My favorite of the exercises presented in this book is “I Am What I Do” loc 231, ebook. It encourages readers to assign jobs to the different cards. “Many people in life, as well as characters in plays, define themselves to a great extent in terms of what they do. … the possibilities are virtually limitless: The Ten of Pentacles- a family counselor. The Five of Swords- a crooked hedge fund manager. The Knight of Cups- a poet.” loc 231. I thought that was hilarious. And, I was looking at the cards in ways that I never had before. Talk about ‘Bringing the Tarot to Life’!

Recommended for beginners or advanced practitioners of tarot cards. Every reader will most likely find an exercise or two to their liking because of the huge variety Martin offers.

Thank you to NetGalley and Llewellyn publishing for a free digital advance reader’s copy of this book. Reminder: the brief quotations that I cited in this review may change slightly in the final published version.

And, thanks for reading!

Feast of Sorrow: A Novel of Ancient Rome by Crystal King

Feast of Sorrow: A Novel of Ancient Rome  by Crystal King

feastofsorrowA Feast of Sorrow captures the beauty, opulence and madness of Rome during the reign of the Caesars. The story is told from the point of view of a slave in the household of Apicius. But, not just any slave. Thrasius is a cook, a coquus, the head of Apicius’ kitchen. He makes some of the finest delicacies known and invents new ones.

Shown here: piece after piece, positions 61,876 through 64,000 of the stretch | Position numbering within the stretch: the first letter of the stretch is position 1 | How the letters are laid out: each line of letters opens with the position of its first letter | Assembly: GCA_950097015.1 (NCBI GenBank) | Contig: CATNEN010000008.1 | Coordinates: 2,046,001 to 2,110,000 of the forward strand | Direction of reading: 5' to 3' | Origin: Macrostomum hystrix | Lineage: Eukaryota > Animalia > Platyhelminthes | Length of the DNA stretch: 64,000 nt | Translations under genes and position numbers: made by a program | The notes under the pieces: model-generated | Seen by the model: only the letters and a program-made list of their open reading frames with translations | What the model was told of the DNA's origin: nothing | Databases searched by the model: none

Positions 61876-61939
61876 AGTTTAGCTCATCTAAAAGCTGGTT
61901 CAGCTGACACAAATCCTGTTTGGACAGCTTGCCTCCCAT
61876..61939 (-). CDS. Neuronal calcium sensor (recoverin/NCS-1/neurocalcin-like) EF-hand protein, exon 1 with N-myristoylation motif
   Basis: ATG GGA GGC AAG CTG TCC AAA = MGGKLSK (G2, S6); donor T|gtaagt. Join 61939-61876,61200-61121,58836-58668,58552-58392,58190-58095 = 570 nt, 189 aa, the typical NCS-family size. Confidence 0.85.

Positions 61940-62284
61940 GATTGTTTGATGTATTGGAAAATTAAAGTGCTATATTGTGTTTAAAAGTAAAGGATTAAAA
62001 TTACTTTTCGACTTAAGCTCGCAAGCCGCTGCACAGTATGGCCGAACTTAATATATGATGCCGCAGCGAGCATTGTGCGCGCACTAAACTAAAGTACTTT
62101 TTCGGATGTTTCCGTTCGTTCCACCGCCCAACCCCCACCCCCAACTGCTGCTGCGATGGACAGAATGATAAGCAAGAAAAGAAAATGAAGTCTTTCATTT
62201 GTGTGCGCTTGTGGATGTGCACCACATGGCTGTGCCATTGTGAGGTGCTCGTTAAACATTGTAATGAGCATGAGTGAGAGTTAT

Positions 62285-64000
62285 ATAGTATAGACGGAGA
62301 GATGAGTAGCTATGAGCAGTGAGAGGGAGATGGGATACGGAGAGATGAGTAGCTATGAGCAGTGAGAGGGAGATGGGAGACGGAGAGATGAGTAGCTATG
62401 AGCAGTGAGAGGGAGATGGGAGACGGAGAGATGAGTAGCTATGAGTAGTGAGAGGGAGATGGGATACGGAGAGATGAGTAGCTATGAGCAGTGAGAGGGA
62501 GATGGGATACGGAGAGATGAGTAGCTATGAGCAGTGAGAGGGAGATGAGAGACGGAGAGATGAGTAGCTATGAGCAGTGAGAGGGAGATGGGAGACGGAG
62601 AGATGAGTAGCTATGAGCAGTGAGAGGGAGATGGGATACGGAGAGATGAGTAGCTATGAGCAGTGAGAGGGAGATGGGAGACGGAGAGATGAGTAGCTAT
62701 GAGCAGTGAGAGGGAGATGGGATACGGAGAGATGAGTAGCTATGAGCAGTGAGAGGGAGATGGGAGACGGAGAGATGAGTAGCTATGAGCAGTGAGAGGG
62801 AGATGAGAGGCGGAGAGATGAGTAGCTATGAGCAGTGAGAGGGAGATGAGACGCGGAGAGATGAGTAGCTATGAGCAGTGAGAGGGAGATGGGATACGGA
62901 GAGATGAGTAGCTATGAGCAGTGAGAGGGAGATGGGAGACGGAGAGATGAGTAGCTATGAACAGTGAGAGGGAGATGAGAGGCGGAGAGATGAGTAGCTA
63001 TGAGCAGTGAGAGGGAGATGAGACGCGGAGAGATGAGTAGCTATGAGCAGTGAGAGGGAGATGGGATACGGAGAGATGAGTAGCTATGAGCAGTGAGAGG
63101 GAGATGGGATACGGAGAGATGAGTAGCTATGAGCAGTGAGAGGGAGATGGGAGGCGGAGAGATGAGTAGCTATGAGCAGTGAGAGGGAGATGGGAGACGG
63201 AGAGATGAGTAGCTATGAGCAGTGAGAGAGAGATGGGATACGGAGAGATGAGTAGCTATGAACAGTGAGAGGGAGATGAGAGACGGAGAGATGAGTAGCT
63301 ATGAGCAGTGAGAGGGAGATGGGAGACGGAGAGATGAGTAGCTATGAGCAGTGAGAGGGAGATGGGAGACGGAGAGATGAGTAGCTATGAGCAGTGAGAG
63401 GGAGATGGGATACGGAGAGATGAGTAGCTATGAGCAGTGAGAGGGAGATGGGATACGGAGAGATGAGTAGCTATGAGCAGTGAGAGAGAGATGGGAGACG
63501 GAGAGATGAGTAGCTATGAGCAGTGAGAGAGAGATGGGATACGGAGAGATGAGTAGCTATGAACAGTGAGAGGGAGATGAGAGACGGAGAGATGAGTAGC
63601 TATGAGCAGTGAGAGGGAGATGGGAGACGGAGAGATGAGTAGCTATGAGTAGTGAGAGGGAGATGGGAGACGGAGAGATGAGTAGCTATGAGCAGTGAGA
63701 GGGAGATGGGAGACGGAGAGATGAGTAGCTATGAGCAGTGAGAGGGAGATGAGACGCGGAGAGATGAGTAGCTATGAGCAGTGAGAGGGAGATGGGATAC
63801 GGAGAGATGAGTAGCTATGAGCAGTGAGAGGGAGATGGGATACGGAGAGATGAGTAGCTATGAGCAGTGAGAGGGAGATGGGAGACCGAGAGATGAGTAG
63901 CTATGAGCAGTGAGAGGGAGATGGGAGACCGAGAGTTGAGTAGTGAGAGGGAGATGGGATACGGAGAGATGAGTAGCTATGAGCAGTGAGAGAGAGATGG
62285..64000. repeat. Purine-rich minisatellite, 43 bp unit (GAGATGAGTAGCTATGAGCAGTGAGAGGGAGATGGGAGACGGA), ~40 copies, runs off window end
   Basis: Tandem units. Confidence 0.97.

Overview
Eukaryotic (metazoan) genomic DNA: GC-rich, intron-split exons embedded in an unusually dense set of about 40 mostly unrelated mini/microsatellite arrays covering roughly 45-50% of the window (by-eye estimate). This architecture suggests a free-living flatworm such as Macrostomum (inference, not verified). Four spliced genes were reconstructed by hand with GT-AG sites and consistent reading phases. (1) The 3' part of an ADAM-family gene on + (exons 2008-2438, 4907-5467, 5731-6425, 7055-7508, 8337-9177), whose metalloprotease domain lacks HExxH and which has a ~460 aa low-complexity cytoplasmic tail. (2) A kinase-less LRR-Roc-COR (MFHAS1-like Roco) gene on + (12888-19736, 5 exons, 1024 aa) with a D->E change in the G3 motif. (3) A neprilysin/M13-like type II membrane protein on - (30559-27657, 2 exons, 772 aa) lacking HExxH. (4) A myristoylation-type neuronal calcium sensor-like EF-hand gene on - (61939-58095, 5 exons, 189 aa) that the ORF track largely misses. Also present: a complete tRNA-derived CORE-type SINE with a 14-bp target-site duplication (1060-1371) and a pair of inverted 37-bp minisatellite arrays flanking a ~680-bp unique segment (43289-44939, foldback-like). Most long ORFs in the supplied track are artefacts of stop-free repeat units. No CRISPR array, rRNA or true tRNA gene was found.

Apicius is wealthy beyond reason. He has the ability to purchase Thrasius the finest ingredients and the rarest spices. Apicius’ dream is to become Caesar’s gastronomic adviser. But that position isn’t acquired by wealth alone. Political currency and power is the only way forward.

And the stage is set. Feast of Sorrow has heroes, villains and, of course, food. What a strange and weird feast it is. Honeyed dormice, flamingo tongues, and more- only the best for Apicius and his clients.

Thrasius begins writing a book to preserve his master’s recipes for all time. “I added your trick about using eggs to help make cloudy wind clear, instructions on how to preserve oysters, and even Fannia’s recipe for how to make wormwood liquor. I thought about how many cooks don’t have the right information or knowledge.” loc 1592. Interestingly enough, after the tale, Crystal King talks about how Apicius’ recipes are some of the oldest surviving examples of ancient cuisine.

“Stuff the dormice with pork forcemeat and also with all the flesh from all the parts of the dormouse, pounded with pepper, pine nuts, silphium, and liquamen. Sew them up and arrange them on a tile and put them into the oven or cook them, stuffed, in a covered pot.” -On Cookery, Apicius. Loc 4466, ebook. Mmmmmm.

King fills these pages not just with food, but also, to modern eyes, the strange and sometimes cruel practices of the Roman people. Did you know that Roman diners used to wipe their hands clean in the hair of their slaves? Did you know that Romans had special priests who read the flight of birds to determine if an event was going to be successful or not? Did you know that patricians, the nobility of Rome, were judged not only for their appearance and natural abilities but also how well they could throw a dinner party?